Pro-democracy protesters took to the streets of Bangkok Saturday as a rally expected to draw tens of thousands of people kicked off calling for PM Prayut Chan-O-Cha to step down and demanding reforms to the monarchy.
The kingdom has seen near-daily gatherings of youth-led groups since mid-July calling for the resignation of Prayut, the former army chief behind the 2014 coup, and a complete overhaul of his administration.
Some are also demanding reforms to Thailand’s ultra-wealthy and powerful monarchy — a once-taboo topic in Thailand due to its tough royal defamation laws.
The burgeoning movement, partly inspired by Hong Kong’s pro-democracy protests, remains largely leaderless.
But the weekend’s demonstration is organised by students of Bangkok’s Thammasat University — a group that has been among the most vocal about the royal family’s role in Thailand.
At noon a crowd of hundreds forced open the locked gates of the campus, chanting “Down with dictatorship, long live democracy!” and “Prayut get out!”
“We have to support the students,” Rianchai, 55, told AFP.
“We only want equality.”
Prominent student activist Panusaya Sithijirawattanakul said Friday reforming the monarchy was at the top of the agenda, asserting that they hoped “to adapt it to our society”.
Wearing ponchos, face masks and carrying umbrellas to shield themselves from rain, demonstrators held up three-finger salutes, made popular by the Hunger Games film trilogy.
Protesters are expected to move on to the historic Sanam Luang field in front of the royal palace, where they plan to spend the night before marching to the Government House on Sunday — a move authorities have warned against.
The show of force is expected to be the largest since the 2014 coup — student activists are hoping for a turnout of more than 50,000.
Some 10,000 uniformed and plainclothes police patrolled the area as the crowd grew, setting up tents selling t-shirts, flags and beer along a main road outside the university.
‘No future’ for children?
A cycle of violent protests and coups has long plagued Thailand, with the arch-royalist military stepping in to stage more than a dozen putsches since the end of royal absolutism in 1932.
The latest wave of student-led demonstrations has largely been peaceful.
But unprecedented calls from some protesters for frank discussions about the monarchy have sent shockwaves through the kingdom.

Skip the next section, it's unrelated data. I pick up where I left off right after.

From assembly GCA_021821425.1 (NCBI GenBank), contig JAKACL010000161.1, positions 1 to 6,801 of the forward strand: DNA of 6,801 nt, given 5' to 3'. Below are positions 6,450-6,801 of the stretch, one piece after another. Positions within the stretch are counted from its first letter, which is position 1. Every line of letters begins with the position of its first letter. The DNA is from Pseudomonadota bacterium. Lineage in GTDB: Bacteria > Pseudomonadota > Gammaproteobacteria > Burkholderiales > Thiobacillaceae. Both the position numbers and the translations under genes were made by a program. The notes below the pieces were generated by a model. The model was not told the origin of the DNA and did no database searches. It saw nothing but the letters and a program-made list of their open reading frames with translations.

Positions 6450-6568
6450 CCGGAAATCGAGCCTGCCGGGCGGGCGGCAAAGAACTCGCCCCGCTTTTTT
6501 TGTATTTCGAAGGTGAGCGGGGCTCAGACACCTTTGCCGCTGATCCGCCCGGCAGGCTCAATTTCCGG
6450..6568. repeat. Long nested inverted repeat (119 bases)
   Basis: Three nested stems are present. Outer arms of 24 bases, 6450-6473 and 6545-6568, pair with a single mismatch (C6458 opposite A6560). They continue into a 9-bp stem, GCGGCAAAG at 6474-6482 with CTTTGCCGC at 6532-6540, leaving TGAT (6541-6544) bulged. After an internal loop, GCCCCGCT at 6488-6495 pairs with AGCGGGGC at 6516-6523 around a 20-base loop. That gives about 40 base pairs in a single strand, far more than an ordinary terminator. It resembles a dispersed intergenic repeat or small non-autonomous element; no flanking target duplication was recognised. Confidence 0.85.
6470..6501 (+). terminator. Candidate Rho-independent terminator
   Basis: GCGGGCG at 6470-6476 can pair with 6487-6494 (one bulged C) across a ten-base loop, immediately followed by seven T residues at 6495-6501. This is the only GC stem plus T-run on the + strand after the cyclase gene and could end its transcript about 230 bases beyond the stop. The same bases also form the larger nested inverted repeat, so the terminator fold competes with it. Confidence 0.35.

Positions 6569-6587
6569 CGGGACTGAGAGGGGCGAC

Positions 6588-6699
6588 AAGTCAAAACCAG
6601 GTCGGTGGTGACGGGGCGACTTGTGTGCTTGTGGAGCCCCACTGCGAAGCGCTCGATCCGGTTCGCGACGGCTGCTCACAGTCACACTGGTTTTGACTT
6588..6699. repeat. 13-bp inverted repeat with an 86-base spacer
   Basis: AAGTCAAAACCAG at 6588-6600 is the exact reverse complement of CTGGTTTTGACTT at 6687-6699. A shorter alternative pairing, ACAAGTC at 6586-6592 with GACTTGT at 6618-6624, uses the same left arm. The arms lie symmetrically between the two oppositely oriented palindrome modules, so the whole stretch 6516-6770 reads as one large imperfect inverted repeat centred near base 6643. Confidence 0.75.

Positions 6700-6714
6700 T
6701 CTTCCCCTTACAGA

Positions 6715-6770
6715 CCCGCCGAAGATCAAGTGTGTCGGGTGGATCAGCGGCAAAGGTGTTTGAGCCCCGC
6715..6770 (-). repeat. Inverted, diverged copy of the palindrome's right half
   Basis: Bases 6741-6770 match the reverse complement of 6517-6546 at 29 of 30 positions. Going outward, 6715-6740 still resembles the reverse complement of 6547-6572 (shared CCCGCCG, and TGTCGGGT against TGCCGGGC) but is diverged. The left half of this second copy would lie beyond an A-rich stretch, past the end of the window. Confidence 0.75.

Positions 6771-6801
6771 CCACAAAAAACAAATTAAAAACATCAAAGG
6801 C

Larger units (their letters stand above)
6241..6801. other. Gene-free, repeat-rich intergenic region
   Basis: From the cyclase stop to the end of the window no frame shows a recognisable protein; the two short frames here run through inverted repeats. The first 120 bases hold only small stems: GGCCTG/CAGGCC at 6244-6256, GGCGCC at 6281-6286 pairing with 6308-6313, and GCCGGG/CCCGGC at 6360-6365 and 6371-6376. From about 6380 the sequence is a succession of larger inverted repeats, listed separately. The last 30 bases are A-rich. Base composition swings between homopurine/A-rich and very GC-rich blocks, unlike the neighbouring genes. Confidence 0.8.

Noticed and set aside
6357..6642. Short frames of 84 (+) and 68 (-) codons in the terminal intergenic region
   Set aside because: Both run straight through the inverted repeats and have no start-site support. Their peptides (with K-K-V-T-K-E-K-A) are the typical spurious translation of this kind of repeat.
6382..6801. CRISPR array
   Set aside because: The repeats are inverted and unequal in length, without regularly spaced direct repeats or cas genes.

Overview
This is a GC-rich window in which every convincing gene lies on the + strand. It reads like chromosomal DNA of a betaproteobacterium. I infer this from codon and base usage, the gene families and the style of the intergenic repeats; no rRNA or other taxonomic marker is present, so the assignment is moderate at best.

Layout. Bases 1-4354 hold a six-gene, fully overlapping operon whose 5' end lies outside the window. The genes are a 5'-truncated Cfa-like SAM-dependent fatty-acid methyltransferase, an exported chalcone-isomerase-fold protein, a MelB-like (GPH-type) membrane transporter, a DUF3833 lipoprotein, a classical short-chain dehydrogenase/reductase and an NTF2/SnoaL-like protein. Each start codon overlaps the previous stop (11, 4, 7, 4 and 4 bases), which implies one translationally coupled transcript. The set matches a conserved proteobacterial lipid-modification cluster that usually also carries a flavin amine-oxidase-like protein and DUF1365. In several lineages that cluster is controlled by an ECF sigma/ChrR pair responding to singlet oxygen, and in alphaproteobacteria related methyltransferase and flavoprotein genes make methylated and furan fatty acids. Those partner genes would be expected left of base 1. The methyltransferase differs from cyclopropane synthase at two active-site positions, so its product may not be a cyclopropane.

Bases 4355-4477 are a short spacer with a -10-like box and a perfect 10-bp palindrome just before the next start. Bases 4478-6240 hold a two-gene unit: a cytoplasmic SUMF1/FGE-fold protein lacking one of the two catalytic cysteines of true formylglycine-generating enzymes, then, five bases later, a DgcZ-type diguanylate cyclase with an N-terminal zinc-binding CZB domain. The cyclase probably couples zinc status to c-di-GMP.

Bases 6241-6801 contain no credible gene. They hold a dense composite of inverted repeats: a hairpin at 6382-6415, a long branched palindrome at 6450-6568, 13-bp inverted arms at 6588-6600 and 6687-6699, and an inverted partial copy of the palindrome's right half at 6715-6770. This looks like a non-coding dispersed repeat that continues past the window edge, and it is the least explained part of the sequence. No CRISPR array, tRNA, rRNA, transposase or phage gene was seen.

King Maha Vajiralongkorn sits at the apex of Thai power, buttressed by the kingdom’s military and billionaire clans, and commands a fortune estimated to be worth up to $60 billion.
The student demands include greater accounting of the palace’s finances, the abolition of royal defamation laws and a call for the king to remain outside of politics.
They also want a rewrite of the 2017 military-scripted constitution, which they say tilted last year’s election in Prayut’s favour, and for the government to stop “harassing” political opponents.
So far, authorities have arrested more than two dozen activists, charging them with sedition before releasing them on bail.
The weekend demonstrations will prove a test for the pro-democracy movement, analysts say.
September 19 is also the 14th anniversary of a coup that ousted then-premier Thaksin Shinawatra from power — which the self-exiled billionaire took as an opportunity to weigh in on Thailand’s current state.
“The children do not see any future… as Thailand is now out of date,” Thaksin said in a statement released Saturday, which did not explicitly voice support for the movement.
Prayut has vowed authorities would use “soft measures” on the protesters “because they are children”.
The top-trending hashtag on Thai Twitter on Saturday was “Sept 19, we take back the power of the people”.
Demonstrators gathered in front of Tokyo’s famed Shibuya station Saturday in solidarity with the Bangkok protesters, with further rallies planned in a dozen countries, including the United States and Germany.